By Nora Blake
Author Thomas Hardy infamously wrote of woeful Victorian Britain and its doomed social conventions in most of his novels, and these stories remain surprisingly relevant to today’s audiences. On film, these dynamics have been explored again in director Thomas Vinterberg’s cinematic adaptation of “Far From the Madding Crowd,” one of Hardy’s more controversial narratives.
The film’s cast, led by actors Carey Mulligan, Michael Sheen, Matthias Schoenaerts, screenwriter David Nicholls, and director Vinterberg sat down with the WSN to discuss the inner workings of this brilliant and nuanced project.
“What really stuck out to me about Hardy’s novel initially was how refreshingly similar it was to my own experiences,” recalled Mulligan, who plays the female lead, Bathsheba Everdene.
Everdene, who inspired “The Hunger Games’” Katniss Everdeen, is unlike most women in 19th century Britain. Too prideful to marry for social acceptance and suddenly wealthy after an uncle bequeaths her with his successful estate, she becomes a highly respected and ambitious young doyenne. However, she also catches the attention of three viable, yet completely contrasting suitors.
Tom Sturridge is the foolish and handsome soldier who first woos our female hero and Matthias Schoenaerts portrays Gabriel Oak, a charismatic and quiet farmer who creates a leveled relationship with the budding Bathsheba.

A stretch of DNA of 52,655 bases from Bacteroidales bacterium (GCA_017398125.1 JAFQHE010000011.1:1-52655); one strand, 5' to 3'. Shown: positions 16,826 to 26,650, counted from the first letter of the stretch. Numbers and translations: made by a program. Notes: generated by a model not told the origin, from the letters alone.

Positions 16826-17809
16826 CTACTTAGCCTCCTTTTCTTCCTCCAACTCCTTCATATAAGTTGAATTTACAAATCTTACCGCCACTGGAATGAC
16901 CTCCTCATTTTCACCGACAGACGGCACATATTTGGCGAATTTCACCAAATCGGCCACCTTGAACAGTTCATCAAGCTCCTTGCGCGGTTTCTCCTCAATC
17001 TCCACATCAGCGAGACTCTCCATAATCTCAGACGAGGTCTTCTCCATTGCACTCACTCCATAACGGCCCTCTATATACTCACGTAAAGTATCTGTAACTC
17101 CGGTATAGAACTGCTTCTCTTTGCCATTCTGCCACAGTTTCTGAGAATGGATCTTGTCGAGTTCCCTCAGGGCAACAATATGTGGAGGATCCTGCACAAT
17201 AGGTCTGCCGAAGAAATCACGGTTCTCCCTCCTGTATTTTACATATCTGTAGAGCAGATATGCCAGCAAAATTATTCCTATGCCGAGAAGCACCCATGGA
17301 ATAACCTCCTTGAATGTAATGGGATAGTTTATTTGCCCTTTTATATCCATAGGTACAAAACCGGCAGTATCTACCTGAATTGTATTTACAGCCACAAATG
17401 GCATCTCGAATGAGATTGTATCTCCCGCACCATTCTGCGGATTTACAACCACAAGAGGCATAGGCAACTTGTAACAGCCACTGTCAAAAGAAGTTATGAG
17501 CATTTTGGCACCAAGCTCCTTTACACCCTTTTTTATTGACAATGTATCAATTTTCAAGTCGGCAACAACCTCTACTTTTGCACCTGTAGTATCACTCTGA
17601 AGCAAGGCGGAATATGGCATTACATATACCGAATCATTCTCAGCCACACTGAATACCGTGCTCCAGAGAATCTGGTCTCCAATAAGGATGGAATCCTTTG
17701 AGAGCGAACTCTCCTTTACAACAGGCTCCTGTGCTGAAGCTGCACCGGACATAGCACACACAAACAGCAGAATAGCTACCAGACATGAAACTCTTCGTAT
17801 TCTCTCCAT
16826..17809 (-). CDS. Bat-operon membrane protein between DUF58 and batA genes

Michael Sheen, who plays William Boldwood, the most appealing and established admirer as a middle aged landowner—at least based on Victorian standards—commented that “each of these chaps allows Bathsheba to explore a different part of herself. Ultimately, it would seem that she becomes actualized through her liaisons throughout the story.”
But this distinction should not destroy a more modern interpretation of Hardy’s story. In fact, despite contemporary notions of independence and courtship, director Vinterberg believes that the actors buck at some of the traditional themes that prevail throughout the film within their performances.
“There are definitely some moments in the film where some audience members will probably shake their head and think, ‘Why am I watching this? Bathsheba is giving in to her restrictive social position.’ But I actually think she’s a visionary heroine who defied her place and became better because of the relationships she created with the men in the story.”
Screenwriter Nicholls agreed with Vinterberg and added “the bonds that all of the actors created as a result of collaborating on what they would be adding to Hardy’s characters was a beautiful sight to withhold.”
All of the actors discussed the intense, yet rewarding rehearsal period prior to the start of filming. It included lessons on 19th century etiquette and farm work, which Mulligan added was “crucial to my understanding of Hardy’s world and most importantly, how these individuals would have related to one another.”
Everyone involved with “Far From the Madding Crowd” insist that this story is one for the ages regardless of its distinct setting. Hardy’s story, coupled with the fine performances by each person involved, definitely make this film timeless and important to today’s audiences.
Nora Blake is a staff writer. Email her at firstname.lastname@example.org.